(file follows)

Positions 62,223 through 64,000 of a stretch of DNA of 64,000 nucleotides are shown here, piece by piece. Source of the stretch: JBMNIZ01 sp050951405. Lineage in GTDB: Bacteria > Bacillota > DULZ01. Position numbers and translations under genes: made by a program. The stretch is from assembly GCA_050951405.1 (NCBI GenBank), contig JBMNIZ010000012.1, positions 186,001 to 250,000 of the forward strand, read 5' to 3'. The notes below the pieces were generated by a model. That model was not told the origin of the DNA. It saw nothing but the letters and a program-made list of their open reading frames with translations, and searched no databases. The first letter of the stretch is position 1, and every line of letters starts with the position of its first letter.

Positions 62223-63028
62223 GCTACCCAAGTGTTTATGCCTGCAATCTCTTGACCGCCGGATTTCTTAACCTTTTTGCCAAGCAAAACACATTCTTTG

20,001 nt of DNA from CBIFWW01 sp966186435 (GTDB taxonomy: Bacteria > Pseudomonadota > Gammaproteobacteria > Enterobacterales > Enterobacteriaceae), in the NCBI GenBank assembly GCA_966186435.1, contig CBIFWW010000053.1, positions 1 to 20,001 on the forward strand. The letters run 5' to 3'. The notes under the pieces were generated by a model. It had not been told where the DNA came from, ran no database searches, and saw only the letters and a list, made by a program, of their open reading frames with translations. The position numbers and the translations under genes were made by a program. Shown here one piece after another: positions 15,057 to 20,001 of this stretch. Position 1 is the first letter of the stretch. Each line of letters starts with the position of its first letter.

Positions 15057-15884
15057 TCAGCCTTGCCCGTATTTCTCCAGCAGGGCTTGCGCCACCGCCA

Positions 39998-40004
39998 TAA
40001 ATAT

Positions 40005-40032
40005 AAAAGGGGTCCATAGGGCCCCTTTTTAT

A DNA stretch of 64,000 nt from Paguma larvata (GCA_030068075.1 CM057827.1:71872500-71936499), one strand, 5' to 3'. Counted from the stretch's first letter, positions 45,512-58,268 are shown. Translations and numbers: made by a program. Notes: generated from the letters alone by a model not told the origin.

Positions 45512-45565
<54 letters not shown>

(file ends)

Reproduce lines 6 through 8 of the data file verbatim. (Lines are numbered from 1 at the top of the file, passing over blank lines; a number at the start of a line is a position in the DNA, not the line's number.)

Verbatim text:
15057 TCAGCCTTGCCCGTATTTCTCCAGCAGGGCTTGCGCCACCGCCA

Positions 39998-40004
39998 TAA